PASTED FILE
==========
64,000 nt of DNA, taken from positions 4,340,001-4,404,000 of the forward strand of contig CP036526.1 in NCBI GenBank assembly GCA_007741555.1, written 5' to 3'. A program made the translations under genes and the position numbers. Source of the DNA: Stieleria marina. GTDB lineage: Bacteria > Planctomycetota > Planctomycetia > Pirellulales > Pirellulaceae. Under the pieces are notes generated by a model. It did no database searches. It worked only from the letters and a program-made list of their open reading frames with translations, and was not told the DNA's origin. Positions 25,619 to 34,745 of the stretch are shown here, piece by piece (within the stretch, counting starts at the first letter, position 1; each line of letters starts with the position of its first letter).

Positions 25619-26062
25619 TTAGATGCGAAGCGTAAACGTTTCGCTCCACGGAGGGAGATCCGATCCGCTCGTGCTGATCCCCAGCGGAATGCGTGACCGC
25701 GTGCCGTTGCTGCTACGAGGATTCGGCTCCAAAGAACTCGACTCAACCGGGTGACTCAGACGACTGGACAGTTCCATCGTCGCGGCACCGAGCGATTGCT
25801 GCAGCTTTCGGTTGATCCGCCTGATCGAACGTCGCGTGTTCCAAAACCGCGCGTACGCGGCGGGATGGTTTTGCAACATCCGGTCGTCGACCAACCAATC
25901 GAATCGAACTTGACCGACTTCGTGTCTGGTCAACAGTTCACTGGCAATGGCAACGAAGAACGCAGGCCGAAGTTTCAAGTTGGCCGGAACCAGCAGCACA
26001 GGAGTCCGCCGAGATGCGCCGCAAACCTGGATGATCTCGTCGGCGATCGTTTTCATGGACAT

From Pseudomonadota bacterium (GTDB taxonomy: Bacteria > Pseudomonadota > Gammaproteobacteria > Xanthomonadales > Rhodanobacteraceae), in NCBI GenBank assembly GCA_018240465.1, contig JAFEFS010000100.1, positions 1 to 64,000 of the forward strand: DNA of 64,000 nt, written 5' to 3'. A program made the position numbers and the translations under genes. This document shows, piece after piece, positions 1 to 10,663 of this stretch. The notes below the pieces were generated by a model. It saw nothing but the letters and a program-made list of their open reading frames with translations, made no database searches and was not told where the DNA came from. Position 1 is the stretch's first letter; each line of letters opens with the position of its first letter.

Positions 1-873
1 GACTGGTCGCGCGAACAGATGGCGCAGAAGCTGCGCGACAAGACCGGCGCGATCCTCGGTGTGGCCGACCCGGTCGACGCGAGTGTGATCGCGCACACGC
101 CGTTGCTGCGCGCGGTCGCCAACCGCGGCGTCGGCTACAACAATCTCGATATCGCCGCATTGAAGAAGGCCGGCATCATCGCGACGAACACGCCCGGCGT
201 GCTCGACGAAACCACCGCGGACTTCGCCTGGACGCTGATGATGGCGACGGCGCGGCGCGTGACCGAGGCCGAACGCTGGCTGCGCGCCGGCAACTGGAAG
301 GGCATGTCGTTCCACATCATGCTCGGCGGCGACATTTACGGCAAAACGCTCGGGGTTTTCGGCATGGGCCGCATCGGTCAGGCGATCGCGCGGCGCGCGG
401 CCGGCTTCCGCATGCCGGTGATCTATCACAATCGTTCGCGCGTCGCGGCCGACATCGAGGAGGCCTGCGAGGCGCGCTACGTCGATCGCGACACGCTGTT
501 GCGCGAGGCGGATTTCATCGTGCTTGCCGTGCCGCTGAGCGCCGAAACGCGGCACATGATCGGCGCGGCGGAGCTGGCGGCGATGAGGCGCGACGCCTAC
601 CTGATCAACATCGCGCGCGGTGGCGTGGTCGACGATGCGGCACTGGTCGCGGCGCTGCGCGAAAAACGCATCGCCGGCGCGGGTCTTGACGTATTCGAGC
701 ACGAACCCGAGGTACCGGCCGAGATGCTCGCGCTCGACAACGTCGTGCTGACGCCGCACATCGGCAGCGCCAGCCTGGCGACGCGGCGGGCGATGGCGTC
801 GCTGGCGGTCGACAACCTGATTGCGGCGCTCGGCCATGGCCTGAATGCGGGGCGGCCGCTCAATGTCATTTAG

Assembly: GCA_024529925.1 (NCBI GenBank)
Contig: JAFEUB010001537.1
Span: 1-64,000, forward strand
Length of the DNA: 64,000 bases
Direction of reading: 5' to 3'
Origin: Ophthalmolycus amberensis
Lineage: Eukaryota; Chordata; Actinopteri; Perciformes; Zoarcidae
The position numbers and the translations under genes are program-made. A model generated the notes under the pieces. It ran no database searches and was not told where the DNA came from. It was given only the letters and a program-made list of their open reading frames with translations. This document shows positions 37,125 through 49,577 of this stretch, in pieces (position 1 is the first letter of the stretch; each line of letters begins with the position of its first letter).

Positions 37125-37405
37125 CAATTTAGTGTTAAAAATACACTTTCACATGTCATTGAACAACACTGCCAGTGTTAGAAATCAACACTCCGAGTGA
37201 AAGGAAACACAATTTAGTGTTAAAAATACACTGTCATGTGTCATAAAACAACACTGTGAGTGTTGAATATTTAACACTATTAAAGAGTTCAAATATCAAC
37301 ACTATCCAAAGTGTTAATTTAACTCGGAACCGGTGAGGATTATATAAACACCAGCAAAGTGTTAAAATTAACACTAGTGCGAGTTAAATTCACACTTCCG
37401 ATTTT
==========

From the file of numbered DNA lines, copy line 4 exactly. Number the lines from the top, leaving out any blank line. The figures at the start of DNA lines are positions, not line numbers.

25701 GTGCCGTTGCTGCTACGAGGATTCGGCTCCAAAGAACTCGACTCAACCGGGTGACTCAGACGACTGGACAGTTCCATCGTCGCGGCACCGAGCGATTGCT